That might seem obvious given the content of this list, but if you’ve been following along, you’ve noticed a common theme that many of these adaptations – even some of the great ones – have run away from what made the characters and stories they are adapting so enduring to begin with.
X-Men: Days of Future Past centers on time travel, multiple variations of the same characters, an apocalyptic future-scape, and … finally … Sentinels! Professor X has a conversation with himself across 40 years of time and space. Now this is a comic book movie.
No disrespect meant to the other X-Men films, especially X2, but those flicks always felt like movies that did a great job incorporating super-powered people into their story about ethnic conflict. Days of Future Past is built around those characters from the ground up and is a story that could not be told without these specific people and their specific abilities.
Of course, it helps that the film is adapted very closely from the graphic novel of the same name. Yes, they throw Wolverine into Bishop’s role and there is no Gambit to be found, but the story stays close to the original which allows every character – and not just the one with the claws – to shine. X-Men is supposed to be an ensemble, and this was the first movie in the franchise that emphasized this to the fullest degree.
Jennifer Lawrence and her script nail the character of Mystique for the first time in finally finding her rightful place not as the pawn of Magneto or the protected family of Charles Xavier, but as a freewheeling “neutral” character with her own agenda and agency. Having these characters who exist in a morally gray area has always been a major component of the X-Men universe and this dynamic finally saw the big screen with this installment.
Nicholas Hoult and Ellen Page get the absolute most out of limited screen time while a cavalcade of high-quality actors appear in bit roles. The list includes: Halle Berry, Shawn Ashmore, Famke Janssen, James Marsden, and even a little bit of Anna Paquin even though most of her scenes were famously cut.
The new additions to the cast, Evan Peters (Quicksilver) and Peter Dinklage (Bolivar Trask) steal the show. Hugh Jackman is his usual awesome self but with more interesting things to do.
The third film in the X-Men series and the third film in the Spider-Man series both collapsed under a failure to balance a grand mosaic of personalities, but Days of Future Past turns its scope of characters into an advantage.
And that’s before we even mentioned the two driving forces of the movie.
Michael Fassbender and James McAvoy anchor the film with the astounding amount of depth they bring to the conflict at hand. This is best manifest in a scene aboard an airplane when both men confront each other about the other’s perceived cowardice that devolves into rage and then eventually a game of chess. These men hate and love each other, and will for forty more years.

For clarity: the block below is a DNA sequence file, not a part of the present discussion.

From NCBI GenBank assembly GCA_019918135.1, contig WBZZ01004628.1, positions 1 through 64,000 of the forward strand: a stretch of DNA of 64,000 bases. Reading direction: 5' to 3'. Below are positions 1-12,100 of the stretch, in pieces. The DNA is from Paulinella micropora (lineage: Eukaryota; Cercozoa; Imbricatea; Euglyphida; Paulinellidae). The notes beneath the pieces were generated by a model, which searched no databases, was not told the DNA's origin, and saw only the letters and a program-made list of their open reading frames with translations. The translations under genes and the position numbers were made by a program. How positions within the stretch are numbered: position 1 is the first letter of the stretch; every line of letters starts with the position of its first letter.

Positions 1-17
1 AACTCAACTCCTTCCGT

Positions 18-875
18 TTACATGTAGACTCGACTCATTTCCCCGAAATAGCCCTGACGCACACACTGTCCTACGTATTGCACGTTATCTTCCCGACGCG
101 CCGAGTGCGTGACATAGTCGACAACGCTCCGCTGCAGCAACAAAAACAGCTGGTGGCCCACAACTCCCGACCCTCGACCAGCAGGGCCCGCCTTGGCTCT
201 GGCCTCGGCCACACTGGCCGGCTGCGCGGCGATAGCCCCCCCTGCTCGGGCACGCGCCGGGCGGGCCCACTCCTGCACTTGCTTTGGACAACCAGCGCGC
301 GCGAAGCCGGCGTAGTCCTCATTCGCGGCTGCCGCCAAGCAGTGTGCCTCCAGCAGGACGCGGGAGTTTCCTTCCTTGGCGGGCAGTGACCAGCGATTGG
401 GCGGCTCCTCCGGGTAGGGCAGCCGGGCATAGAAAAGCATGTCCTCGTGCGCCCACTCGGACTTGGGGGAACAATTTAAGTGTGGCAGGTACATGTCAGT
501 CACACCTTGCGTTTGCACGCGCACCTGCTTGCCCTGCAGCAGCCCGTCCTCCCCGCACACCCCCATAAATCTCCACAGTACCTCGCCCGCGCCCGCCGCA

All of the social commentary the series is known for is still ever-present if not a bit more subtle than in previous entries. Rather than have the point driven home through soliloquies and diatribes, the film shows us the developing fear and hatred the world has for mutants when Beast is publicly restrained and gawked at and in the way people recoil the first time they see a blue-skinned Mystique.
The wise decision to have Dinklage’s Trask not come from a place of spitting hate – but clearly planting the seeds for Bill Stryker to think that way – furthers the point that even more horrifying than outright hatred is such fundamental disrespect to the point that a person doesn’t consider their actions immoral because they do not consider you human.
This film is a massive success almost alone by virtue of not being an embarrassing failure. It balances two casts and a lot of strange ideas beyond the time-travel conceit. By daring to let some of the more fantastic concepts from the source material see the light of day, X-Men: Days of Future Past reclaims not only what is possible inside of genre film, but inside film in general.
The popularity of the movie (almost $750 million at the box office, 91 percent on Rotten Tomatoes) proves that you can give audiences complicated plots that still cater to hardcore fans but don’t turn off the general population. You don’t distil the craziest aspects of your universe, you showcase them. Those are the things that define you.
By trusting its audience and highlighting what makes the series and characters special even inside the world of comic books, X-Men: Days of Future Past gives audiences an experience they simply cannot get anywhere else.
Complete 35-part list for best comic book adaptations ever!
Part 1 – Daredevil / Part 2 – The Dark Knight / Part 3 – V for Vendetta
Part 4 – The Flash / Part 5 – Sin City / Part 6 – The Crow
Part 7 – Agent Carter / Part 8 – X-Men: Days of Future Past / Part 9 – Captain America: The Winter Soldier
Part 10 – Guardians of the Galaxy / Part 11 – X2: X-Men United / Part 12 – Iron Man
Part 13 – The Avengers / Part 14 – Teenage Mutant Ninja Turtles (1990) / Part 15 – Superman (Richard Donner)
Part 16 – Hellboy / Part 17 – The Incredible Hulk / Part 18 – X-Men: First Class
Part 19 – Spider-Man 2 (Sam Raimi) / Part 20 – Thor / Part 21 – Ant-Man
Part 22 – The Dark Knight Rises / Part 23 – Spawn / Part 24 – Agents of S.H.I.E.L.D. – Season Two
Part 25 – Avengers: Age of Ultron / Part 26 – Batman Begins (Christopher Nolan) / Part 27 – Captain America: The First Avengers
Part 28 – Batman (Tim Burton) / Part 29 – X-Men (Bryan Singer) / Part 30 – Spider-Man (Sam Raimi)
Part 31 – Smallville: Season One / Part 32 – Hellboy II: The Golden Army / Part 33 – Teenage Mutant Ninja Turtles 2, 3
Part 34 – 300 / Part 35 – Man of Steel / Extra Part – Final Thoughts